Dualism in participatory spatial planning

  • 166 views
Uploaded on

 

More in: Technology , Business
  • Full Name Full Name Comment goes here.
    Are you sure you want to
    Your message goes here
No Downloads

Views

Total Views
166
On Slideshare
0
From Embeds
0
Number of Embeds
0

Actions

Shares
Downloads
0
Comments
2
Likes
1

Embeds 0

No embeds

Report content

Flagged as inappropriate Flag as inappropriate
Flag as inappropriate

Select your reason for flagging this presentation as inappropriate.

Cancel
    No notes for slide

Transcript

  • 1. Dualism in Participatory Spatial Planning: Experience from Community-based Neighborhood Development Program in Kaligawe Village, Indonesia Jimly Al Faraby, ST Presented in: 12th International Graduate Student Conference (IGSC) 14-16 February 2013, Honolulu, Hawaii, USA
  • 2. Contents  Introduction  Profile of Study Area  Community-based Neighborhood Development Program  Dualism in Participatory Spatial Planning  Lesson learned
  • 3. Introduction This paper is: More practical-based rather than research-based More focused on planning process Based on observation during the planning process Aimed to:  to explore some issues from practical perspective about participatory planning process in community level  to learn from the real case about what could happen in participatory planning process
  • 4. Profile of Study Area  Located in Klaten Regency, Central Java Province, Indonesia  One of 255 recipients of Community-based Neighborhood Development Program from Ministry of Public Works in 2010  The first village (pilot project) receiving this program in Klaten Regency in 2010.  Consist of 9 RW’s and 26 RT’s  Most of the residents work as farm workers
  • 5. Community-based Neighborhood Development Program  The last stage of National Community Empowerment Program from the government.  Provided to villages which have good achievement in community participatory and local institution management (through selection process).  It aims to improve community’s capacity to develop themselves through a spatial plan.
  • 6. Preparation (workshop, socialization) Organizing the community -Forming the planning team (TIPP) -Forming the working groups (Pokja) -Recruiting planning expert (TAPP) Critical reflection,Planning review, and self-mapping Visioning Formulating spatial plan Deciding the prioritized area Spatial plan For prioritized area Marketing Channeling, partnership Construction Planning Source: Guideline for Community-based Neighborhood Development Program, 2011 Certain amount of money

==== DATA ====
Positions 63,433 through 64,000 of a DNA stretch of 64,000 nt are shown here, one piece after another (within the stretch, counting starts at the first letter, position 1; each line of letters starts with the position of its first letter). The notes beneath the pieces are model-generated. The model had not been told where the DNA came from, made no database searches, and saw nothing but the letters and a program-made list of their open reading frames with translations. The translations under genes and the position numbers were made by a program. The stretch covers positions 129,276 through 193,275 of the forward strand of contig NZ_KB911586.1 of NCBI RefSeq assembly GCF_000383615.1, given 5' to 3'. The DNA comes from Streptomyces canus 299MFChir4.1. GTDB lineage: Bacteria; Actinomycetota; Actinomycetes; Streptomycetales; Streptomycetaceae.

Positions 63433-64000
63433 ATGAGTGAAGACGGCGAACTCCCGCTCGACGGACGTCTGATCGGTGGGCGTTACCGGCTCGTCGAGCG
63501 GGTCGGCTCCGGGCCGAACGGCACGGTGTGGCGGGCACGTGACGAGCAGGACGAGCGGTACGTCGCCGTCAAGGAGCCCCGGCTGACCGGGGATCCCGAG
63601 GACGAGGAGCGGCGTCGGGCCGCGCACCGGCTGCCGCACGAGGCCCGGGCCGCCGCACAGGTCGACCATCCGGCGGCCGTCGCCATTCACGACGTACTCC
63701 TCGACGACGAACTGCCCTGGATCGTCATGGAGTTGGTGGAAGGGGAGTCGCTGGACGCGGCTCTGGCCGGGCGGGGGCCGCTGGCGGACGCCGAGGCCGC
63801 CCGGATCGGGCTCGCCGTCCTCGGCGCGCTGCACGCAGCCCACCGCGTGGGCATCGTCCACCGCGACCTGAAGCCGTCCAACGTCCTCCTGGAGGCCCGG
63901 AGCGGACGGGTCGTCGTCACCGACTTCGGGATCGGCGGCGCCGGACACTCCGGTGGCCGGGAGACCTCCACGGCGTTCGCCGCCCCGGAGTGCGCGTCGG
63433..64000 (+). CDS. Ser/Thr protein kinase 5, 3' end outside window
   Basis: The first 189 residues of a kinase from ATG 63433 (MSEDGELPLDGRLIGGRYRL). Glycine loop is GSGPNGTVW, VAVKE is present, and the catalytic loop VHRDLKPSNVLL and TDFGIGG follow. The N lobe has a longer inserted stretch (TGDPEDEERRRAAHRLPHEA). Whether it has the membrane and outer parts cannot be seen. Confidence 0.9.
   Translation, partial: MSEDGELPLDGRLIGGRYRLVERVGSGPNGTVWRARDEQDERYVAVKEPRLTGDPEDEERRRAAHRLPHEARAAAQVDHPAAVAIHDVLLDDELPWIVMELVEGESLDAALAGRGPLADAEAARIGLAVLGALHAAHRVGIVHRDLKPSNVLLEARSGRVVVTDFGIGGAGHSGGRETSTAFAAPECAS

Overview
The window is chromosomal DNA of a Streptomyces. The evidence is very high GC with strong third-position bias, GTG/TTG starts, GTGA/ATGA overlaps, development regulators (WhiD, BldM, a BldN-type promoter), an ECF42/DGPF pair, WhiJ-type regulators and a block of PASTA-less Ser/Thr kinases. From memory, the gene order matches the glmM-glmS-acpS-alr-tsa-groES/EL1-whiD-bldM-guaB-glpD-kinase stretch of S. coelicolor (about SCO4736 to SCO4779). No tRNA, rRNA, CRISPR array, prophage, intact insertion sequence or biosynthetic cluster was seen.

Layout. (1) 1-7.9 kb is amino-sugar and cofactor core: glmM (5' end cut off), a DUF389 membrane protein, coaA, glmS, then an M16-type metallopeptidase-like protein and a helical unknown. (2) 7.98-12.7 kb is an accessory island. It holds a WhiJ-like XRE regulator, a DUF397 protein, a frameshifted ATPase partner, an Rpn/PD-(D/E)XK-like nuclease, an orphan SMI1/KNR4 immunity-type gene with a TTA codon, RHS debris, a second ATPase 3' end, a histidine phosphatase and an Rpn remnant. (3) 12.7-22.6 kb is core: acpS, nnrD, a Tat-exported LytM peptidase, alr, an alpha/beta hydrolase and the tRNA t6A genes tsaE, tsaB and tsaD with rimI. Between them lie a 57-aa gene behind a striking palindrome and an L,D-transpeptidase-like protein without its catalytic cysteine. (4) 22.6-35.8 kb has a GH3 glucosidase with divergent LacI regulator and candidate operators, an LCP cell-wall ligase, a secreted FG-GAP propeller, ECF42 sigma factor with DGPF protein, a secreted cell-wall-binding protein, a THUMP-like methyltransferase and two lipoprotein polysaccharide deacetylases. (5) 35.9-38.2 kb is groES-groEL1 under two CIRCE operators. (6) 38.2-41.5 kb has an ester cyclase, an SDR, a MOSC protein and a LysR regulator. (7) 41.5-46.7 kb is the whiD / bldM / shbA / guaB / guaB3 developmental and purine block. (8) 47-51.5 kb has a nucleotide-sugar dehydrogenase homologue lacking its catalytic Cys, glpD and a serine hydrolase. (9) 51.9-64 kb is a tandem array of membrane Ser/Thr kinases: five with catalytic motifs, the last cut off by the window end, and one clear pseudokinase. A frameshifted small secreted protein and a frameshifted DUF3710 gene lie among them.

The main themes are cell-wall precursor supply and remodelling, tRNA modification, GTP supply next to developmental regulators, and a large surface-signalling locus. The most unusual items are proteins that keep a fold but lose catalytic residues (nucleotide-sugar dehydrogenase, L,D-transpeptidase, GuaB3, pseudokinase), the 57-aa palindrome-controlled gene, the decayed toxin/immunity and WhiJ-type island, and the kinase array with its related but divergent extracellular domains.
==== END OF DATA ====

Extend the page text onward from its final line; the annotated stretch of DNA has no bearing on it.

• 7. Planning team (TIPP) & volunteers Facilitators Planning Expert (TAPP) Head of village Self-supporting Community Body (BKM) Self-supporting Community Group (KSM) District Level Regency Level Province Level National Level Village Level Source: Guideline for Community-based Neighborhood Development Program, 2011
  • 8. Photos source: Urbanist Group’s documentation, 2010
  • 9. What are the dualistic situation we dealt with during the process?
  • 10. All residents Representative of residents Dualism 1: Defining Community  Information are collected from basis level.  Target of the program is people  In fact, most of people did not understand about the process.  Planning Team is responsible for planning formulation.  Discussion, decision making, and plan formulating were mostly done by Planning Team (TIPP). It is difficult to define “community”, whether it is all residents, or it is representative of the residents
  • 11. Listening to people Listening to expert Dualism 2: Relationship between Community and Expert  Community is considered as the most knowledgeable about their area.  Limit of community’s knowledge.  Considering people aspiration.  Technical knowledge, expert judgment.  Expert should not be dominating.  Need for accelerating the process Who should be listened, people or an expert? What if an expert has different opinion from what people have?
  • 12. Our area “Our” area Dualism 3: Selecting Prioritized Area  Limited financial for development.  Direct and indirect beneficiaries.  Sense of belonging  Members of planning team are representatives of each RW/RT  Desire to make “their” own area better. Which area should be prioritized?
  • 13. Today’s need Future vision (long term) Dualism 4: Planning for Today’s needs, or Future Vision?  Limited resource (financial resource).  Pragmatic but certainty.  Possibility to be more dependent on external aid is getting bigger.  Loss of development integration  Ideal, longer term but uncertainty.  Neighborhood Development  social transformation to become independent community, have capacity to formulate development plan and program, and find the fund to finance. What should be done with the fund?
  • 14. Empowerment Project Scheme Dualism 5: Orientation of Program  Empowerment is a long and continuous process.  Empowerment emphasizes the process, give a wide space for people to learn, collaborate, and being empowered.  Process oriented  Government program has the limit of time and budget.  Requirement for physical development.  Output oriented More critical? Compare to Arnstein’s Ladder of Participation. Was it an Empowerment, or a Project?
  • 15. Lesson learned  All dualistic situation are connected each other;  Participatory planning decision could be bias: community decision, planning team decision, or planner opinion;  A need to think again about the role of planner in practical context;  A need for community empowerment program which emphasize more process (outcome) rather than output;  A need for a more flexible community development program scheme;
  • 16. Thank you